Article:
A spectre is haunting the review pages – the spectre of Capital in the Twenty-First Century. This is the title of a book by the French economist Thomas Piketty. About two months after its release, it’s already an all time bestseller for Harvard University Press (Belknap) who sold 41,000 copies and counting – which is quite remarkable for an +600 pages academic publication (albeit intended for a wider circle of ‘interested’ individuals). This fact alone shows how timely this publication is for the debates about capitalism’s ‘new normal’ and its future after the Great Financial Crisis which unearthed and in many cases accelerated the economic disruptions that mounted at least since the mid 1970s.
Put simply, it challenges the mainstream view that capitalism is creating prosperity not only for a few on the top but for a broad middle class. This view is connected to the work of Simon Smith Kuznets who argued that even though inequality will rise when a country’s economy is ‘taking off’ it will come down after some time. This theory can be visualized as the so-called Kuznets-Curve (below).
This essentially putt an end (at least in mainstream economic theory) to the discussion stemming from Marx whether at the core of capitalism lies an inherent contradiction which will eventually bring about its own demise. Namely that the logic of competition within the accumulative process of capital formation forces down wages what leads to an ever-increasing class division between the bourgeoisie (few) and the proletariat (many)—until the latter will revolt and overcome the whole capitalist system of production.
After Kuznets the Marxist ‘immiseration thesis’ was replaced by the brighter prospect of (Fordist) capitalism producing a ‘leveled middle class society’ (Helmut Schelsky). At the time, this not only was an appealing theory for entrepreneurs but also for western politicians as a ‘marketing device’ during the Cold War’s ‘East-West competition’.
Now Piketty thinks the methodological approach employed by Kuznets was and is sound but there were shortcomings in regard to the dataset used. Kuznets only dealt with one country, the United States, and just for a brief period of 35 years from 1913 to 1948. Piketty says in retrospect this was misleading because the fall in inequality after the Second World War observed by Kuznets corresponds to what in France is called the ‘trente glorieuses’ (aka ‘the golden age of capitalism’ or (German) ‘Wirtschaftswunder’; i.e. the glorious period between 1945 and 1975).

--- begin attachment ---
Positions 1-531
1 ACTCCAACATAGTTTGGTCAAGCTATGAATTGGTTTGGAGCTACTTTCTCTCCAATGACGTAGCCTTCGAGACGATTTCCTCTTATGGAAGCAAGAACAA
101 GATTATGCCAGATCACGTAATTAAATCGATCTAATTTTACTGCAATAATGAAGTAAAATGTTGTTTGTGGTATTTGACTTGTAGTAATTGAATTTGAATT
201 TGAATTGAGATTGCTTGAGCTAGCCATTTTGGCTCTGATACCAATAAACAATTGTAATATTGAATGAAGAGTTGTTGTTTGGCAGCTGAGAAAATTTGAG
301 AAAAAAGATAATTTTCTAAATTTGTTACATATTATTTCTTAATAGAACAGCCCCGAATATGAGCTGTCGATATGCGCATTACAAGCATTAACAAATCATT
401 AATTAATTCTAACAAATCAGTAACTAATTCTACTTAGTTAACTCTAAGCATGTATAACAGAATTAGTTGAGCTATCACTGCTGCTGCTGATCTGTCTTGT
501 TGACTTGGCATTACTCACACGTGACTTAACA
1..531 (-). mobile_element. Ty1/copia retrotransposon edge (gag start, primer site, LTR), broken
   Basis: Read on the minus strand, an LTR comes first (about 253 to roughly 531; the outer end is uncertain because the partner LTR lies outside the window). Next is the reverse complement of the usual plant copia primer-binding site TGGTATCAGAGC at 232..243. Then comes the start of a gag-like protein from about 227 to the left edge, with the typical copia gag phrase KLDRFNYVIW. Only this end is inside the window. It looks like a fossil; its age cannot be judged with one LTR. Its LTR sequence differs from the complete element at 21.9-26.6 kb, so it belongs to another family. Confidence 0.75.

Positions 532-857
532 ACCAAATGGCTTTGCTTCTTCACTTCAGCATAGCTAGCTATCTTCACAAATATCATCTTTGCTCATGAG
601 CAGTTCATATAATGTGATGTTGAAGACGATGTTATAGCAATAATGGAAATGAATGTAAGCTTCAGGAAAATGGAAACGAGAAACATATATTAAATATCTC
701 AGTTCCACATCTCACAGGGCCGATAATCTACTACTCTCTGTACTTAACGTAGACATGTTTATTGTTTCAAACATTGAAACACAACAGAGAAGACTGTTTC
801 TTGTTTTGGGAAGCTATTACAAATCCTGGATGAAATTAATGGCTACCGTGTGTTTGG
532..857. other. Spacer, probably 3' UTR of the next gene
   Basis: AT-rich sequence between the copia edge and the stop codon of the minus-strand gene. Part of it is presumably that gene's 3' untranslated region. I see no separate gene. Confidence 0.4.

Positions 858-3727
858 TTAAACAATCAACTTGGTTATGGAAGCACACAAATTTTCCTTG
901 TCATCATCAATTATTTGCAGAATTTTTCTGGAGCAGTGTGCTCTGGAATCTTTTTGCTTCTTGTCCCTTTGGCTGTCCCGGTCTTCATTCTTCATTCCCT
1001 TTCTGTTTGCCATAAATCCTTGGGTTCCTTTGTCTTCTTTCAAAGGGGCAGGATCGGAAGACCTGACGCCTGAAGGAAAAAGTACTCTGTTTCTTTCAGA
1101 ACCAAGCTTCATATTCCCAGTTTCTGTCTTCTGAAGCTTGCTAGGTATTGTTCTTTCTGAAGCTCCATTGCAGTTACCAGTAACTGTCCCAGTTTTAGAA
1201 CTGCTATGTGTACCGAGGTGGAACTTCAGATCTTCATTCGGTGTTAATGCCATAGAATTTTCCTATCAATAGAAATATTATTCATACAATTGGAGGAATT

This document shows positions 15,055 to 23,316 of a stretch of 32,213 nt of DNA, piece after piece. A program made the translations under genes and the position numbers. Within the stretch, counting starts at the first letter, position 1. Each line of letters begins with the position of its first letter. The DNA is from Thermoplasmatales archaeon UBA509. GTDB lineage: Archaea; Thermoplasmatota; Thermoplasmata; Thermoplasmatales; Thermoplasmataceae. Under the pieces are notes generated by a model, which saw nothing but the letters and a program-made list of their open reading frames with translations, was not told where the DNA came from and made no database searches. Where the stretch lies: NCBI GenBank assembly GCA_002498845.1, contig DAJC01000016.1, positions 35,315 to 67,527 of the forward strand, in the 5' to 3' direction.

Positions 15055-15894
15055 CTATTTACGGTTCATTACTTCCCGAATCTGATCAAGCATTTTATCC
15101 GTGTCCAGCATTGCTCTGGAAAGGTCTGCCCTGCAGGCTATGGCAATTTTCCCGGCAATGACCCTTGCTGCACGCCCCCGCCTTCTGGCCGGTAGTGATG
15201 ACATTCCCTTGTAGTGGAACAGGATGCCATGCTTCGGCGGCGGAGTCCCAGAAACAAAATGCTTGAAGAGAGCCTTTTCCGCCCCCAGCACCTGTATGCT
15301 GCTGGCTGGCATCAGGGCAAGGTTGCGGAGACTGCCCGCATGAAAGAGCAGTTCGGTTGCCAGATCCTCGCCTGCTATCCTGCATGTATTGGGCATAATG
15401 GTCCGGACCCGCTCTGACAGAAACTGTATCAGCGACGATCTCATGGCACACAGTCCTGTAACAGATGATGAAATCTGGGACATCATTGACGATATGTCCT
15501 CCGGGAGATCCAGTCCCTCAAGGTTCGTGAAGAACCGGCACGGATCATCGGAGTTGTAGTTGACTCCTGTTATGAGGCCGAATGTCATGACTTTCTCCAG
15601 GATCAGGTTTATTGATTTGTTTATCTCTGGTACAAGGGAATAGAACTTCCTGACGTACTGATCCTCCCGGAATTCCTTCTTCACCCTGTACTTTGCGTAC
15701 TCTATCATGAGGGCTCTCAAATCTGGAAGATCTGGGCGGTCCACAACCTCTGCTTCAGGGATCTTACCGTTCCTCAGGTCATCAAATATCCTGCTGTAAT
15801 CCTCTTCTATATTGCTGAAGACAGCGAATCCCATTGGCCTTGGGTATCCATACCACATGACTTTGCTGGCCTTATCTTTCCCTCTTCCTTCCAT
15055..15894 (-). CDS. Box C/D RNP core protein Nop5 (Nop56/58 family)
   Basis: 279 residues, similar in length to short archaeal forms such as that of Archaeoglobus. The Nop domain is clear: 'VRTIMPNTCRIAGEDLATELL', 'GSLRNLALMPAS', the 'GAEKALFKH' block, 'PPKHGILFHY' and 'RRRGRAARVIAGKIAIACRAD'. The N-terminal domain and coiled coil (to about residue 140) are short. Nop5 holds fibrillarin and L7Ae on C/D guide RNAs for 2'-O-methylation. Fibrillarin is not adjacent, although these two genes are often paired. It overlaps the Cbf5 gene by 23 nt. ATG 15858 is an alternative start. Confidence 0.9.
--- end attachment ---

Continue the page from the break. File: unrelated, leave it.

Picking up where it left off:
This is where we arrive at the common consensus about Piketty’s unquestionable achievement. He and some colleagues invested much time in reconstructing the income distribution for a much larger time frame. This opens up a space for analysis that was never available before because there simply wasn’t any such comprehensive (in terms of time and number of countries) dataset available. This broader view shows that Kuznets argument loses its persuasiveness because we see a return of inequality since at least the 1980s on a scale not seen since the 1920s. The graph below shows the amount of inequality measured as the share of national income of the top 10% with the (short-term) inverted U-shape observed by Kuznets (in red) and the (long-term) U-shape revealed by Piketty (in blue).
Contemplating on the historical record Picketty then arrives at a very simple–but by its implications highly provocative–formula: r>g. What this means is that the rate of return (r) on capital is greater than the rate of economic growth (g). So even though we witness reduced rates growth since the 1970s (main factors are declining population growth and slower technological change) the rate of return of capital is not falling in lockstep but at a slower pace which in turn widens the equality gap. But in contrast to Marx who thought in terms of inescapable contradictions of the capitalist mode of production as such Piketty places emphasis on the role of politics in the equation. In other words we can choose which future path our societies, either towards a new ‘patrimonial’ capitalism with levels of inequality never seen before or a comeback of more egalitarian policies that bring inequality down to an eligible level. Along this line the main policy prescription Piketty suggests is a global wealth tax.
So Piketty’s analysis spearheads the critique of neoliberal advocacy of ‘trickle down’ economics, i.e. the belief that reduced taxes on wealth, inheritance, and top incomes would boost investment and consumption and thus create new businesses and jobs and by this means a thriving middle class. He shows that this is simply false; or as I would prefer to call it: ideology. There have been many critics of neoliberalism since the 1970s but until now none has been able to do it with such empirical rigor. I doubt that this will save Piketty from a right-wing ‘shitstorm’–for lack of a better word–but for many it will relieve the critique of the overall economic policy during the past 30 years from the accusation of being a fringe leftist fantasy.
Lets hope Piketty’s book gives a reality check to those who believed that distribution doesn’t matter because the (neoclassical) theory says everyone’s income corresponds to their marginal product. An alternative title for Piketty’s book could thus have been: Putting Distribution back into Economics.
Some notable reviews
See Harvard University Press’s website for more links.